How to Celebrate Christmas in Stockholm

How to Celebrate Christmas in Stockholm

Christmas in Stockholm is a treasured gem for those who know about it and a tasty treat for those yet to experience it. Swedes tend to step into Christmas on the 12th November, when the Stockholmsjul Christmas lights are switched on and the around 40 streets and squares around central Stockholm come alive with a festive golden glow. From that moment on, festive markets start springing up across the city, seasonal displays can be spotted gracing the windows of the shopping districts and carols begin to fill the air with Christmas cheer. So whether you want to indulge in traditional seasonal feasts or learn to ice skate on frozen lakes, keep reading to discover how to celebrate Christmas in Stockholm.

  1. Do Your Christmas Shopping at the Beautiful Markets
  2. Drink Plenty of Glögg (Mulled Wine)…
  3. …And Eat Plenty of Julbords (Chirstmas Buffets)
  4. Learn to Ice Skate Like The Nords on Frozen Lakes
  5. Admire the Candle-Lit Processions on St. Lucia’s Day


Do Your Christmas Shopping at the Beautiful Markets

If you’re planning a Stockholm city break in the lead up to Christmas, then please, please, leave your present shopping for the many magical markets sprinkled across the archipelago. That means no copping out on last-minute Amazon orders and no racing down Oxford Street in a flurry of panic on Christmas Eve. Instead you can browse for traditional handicrafts (sometimes made on-site) and tasty Swedish delicacies at the charmingly old-fashioned Gamla Stan Market, the popular open-air Skansen Museum market and the upscale market in the royal residence of Drottningholm Palace. And the best part? The Christmas markets are filled with vendors selling delicious mugs of glögg (mulled wine), so you can do all your gift-getting while enjoying one (or two, or three) tasty beverages.


Drink Plenty of Glögg (Mulled Wine)…

And speaking of glögg, we’d argue that there’s nothing that screams the arrival of Christmas in Sweden more than the first brewing of a good batch of spiced mulled wine, and we’re sure you’ll be happy to hear that drinking copious amounts of this indulgent wintery beverage is something of a national pastime when the festive season kicks off. Vendors can be spotted flogging their finest concoctions in every nook and cranny of the city, but some of our favourite spots can be found in and around the centre. Kaffegillet and the Hairy Pig Deli in the old town of Gamla Stan are renowned to have some of the finest glögg in the area, as is the Christmas market in the open-air museum of Skansen. If you want to dig a little deeper into the glögg-making process then you can head to the lovely Stockholm Branneri, an innovative gin distillery that recently introduced a (now wildly popular) gin and tonic glögg. You can enjoy a tour to see how both the glögg and their gins are distilled (or brewed) to perfection before having a taste for yourself.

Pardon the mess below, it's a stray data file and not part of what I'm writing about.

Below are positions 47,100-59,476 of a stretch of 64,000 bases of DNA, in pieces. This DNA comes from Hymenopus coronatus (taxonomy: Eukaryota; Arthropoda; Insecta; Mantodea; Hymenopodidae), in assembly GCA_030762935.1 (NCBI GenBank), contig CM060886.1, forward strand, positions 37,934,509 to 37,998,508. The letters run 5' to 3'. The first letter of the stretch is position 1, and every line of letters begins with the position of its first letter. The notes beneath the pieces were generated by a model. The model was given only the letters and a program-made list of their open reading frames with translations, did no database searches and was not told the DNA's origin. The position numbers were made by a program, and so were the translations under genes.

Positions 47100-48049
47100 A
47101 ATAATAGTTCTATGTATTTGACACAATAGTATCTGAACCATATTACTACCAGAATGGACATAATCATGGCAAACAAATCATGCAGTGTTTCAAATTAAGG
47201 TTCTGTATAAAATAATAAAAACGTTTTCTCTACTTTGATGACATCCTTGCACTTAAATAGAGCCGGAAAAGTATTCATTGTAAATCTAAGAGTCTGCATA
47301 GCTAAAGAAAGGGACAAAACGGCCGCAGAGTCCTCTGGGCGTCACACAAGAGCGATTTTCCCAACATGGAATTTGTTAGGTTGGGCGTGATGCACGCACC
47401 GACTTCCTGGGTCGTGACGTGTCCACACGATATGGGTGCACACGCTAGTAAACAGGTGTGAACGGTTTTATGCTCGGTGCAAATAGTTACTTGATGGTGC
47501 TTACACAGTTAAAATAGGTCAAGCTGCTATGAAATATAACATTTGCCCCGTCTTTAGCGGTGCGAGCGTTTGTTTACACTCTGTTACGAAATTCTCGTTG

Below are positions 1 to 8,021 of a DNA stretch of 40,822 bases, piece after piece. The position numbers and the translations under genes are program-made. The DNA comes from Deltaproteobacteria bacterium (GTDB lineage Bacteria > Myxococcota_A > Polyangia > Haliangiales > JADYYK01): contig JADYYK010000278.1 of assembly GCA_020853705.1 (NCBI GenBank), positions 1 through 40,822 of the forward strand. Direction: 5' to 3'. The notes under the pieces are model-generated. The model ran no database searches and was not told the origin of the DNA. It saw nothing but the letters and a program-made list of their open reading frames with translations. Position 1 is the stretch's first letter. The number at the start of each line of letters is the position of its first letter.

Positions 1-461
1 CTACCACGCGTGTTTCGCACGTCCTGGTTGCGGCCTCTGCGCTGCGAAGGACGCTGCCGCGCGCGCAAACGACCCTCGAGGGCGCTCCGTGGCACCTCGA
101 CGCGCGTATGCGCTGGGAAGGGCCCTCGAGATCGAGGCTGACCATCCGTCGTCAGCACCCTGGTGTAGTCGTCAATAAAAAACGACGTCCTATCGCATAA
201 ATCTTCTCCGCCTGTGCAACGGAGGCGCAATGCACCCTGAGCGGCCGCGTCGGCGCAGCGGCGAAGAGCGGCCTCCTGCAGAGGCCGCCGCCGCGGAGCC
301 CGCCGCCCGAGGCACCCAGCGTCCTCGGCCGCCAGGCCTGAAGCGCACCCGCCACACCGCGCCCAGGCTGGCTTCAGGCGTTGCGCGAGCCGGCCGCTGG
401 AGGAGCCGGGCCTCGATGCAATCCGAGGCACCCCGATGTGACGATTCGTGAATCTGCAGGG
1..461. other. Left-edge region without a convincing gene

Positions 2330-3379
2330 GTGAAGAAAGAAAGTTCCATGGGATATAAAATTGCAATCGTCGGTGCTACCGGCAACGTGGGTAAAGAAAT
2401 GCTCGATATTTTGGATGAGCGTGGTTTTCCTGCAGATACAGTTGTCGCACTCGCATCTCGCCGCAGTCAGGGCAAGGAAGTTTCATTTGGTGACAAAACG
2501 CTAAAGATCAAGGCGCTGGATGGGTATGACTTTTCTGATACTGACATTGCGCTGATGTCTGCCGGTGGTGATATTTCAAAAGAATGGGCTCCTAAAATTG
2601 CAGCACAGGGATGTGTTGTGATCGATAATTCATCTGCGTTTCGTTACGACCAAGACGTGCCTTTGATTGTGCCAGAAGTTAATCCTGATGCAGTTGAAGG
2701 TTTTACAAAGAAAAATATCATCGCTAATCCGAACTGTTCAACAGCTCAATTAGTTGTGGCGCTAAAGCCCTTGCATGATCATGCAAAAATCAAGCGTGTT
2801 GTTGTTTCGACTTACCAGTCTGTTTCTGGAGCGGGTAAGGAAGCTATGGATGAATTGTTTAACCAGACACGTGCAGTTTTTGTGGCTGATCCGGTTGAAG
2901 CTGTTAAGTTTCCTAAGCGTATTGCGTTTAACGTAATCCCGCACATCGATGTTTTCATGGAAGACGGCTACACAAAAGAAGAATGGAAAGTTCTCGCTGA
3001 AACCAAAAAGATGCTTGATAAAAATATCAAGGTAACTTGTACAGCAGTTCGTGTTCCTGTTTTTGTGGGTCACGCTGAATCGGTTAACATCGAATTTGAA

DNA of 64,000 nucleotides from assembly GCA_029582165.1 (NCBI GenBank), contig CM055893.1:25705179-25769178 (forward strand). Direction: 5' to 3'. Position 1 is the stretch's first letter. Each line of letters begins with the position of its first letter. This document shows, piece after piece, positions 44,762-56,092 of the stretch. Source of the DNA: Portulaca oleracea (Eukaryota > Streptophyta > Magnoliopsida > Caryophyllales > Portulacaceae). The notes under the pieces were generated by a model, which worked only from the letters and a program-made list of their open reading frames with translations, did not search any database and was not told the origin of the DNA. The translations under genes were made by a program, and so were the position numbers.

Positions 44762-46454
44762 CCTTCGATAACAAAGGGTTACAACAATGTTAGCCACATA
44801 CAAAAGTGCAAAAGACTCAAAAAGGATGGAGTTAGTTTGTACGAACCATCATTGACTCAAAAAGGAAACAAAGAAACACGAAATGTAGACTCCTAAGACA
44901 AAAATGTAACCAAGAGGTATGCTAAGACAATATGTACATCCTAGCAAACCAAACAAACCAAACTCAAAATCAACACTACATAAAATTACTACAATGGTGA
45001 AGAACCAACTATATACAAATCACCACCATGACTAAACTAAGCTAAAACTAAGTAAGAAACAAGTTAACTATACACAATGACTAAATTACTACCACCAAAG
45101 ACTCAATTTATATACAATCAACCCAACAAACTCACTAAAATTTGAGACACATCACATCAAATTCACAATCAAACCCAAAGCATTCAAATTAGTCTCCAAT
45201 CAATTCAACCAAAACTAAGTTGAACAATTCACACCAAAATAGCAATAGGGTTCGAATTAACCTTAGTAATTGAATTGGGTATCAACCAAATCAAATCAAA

…And Eat Plenty of Julbords (Chirstmas Buffets)

Well, if you’re anything like us and you’ve had one too many afternoon glöggs while browsing the Christmas markets, you’ll probably be in need of a nice, hearty restaurant with plenty of good food options. This is where the julbord steps in - a great big buffet-style feast serving every Swedish Christmas delicacy under the sun. We’re talking meatballs and gravy, pickled herring, smoked salmon, cured meats, roasted ham, potato casseroles, beetroot salads and saffron pretzels. The bustling centre of Stockholm is full to the brim of inviting restaurants offering traditional fare, so simply wander around until you find the one that takes your fancy. You can also turn to our detailed Dossier that comes packed with all or top, tried-and-tested eateries.


Learn to Ice Skate Like The Nords on Frozen Lakes

Gliding across the frozen lakes of the idyllic archipelago on a pair of skates is a must for anyone spending Christmas in Stockholm. Nordic ice skating is a treasured tradition that differs quite a lot from what you might be used to, in that the blades are longer and detachable from the walking boots you wear. We can have you whisked away to one of the most beautiful lakes in the region, where you’ll have plenty of time to master the technique with an experienced guide. If you’re not quite ready to put your skates to rest when you get back into the city, you can always head to the beautiful Kungsträdgården Ice Rink in the centre to try and show up the locals with your newly-learned skating skills.


Admire the Candle-Lit Processions on St. Lucia’s Day

Every year, on the 13th December, Swedes across the country dig out their finest white gowns and dust off their candles to honour St. Lucia, a third-century Italian saint who represents light in darkness. No one’s quite sure why they started celebrating the saint, but hey, we can’t complain. The celebrations (which last the whole week) aren’t particularly religious but they are incredibly beautiful and well worth checking out. They are also held at some of Stockholm’s best sites, so you can tick off a bit of sightseeing at the same time. The popular open-air museum of Skansen puts on a series of traditional concerts across the park, Storkyrkan – Stockholm’s Cathedral – hosts a number of splendid processions and the City Hall is a magical setting, aglow with hundreds of candles and charming events.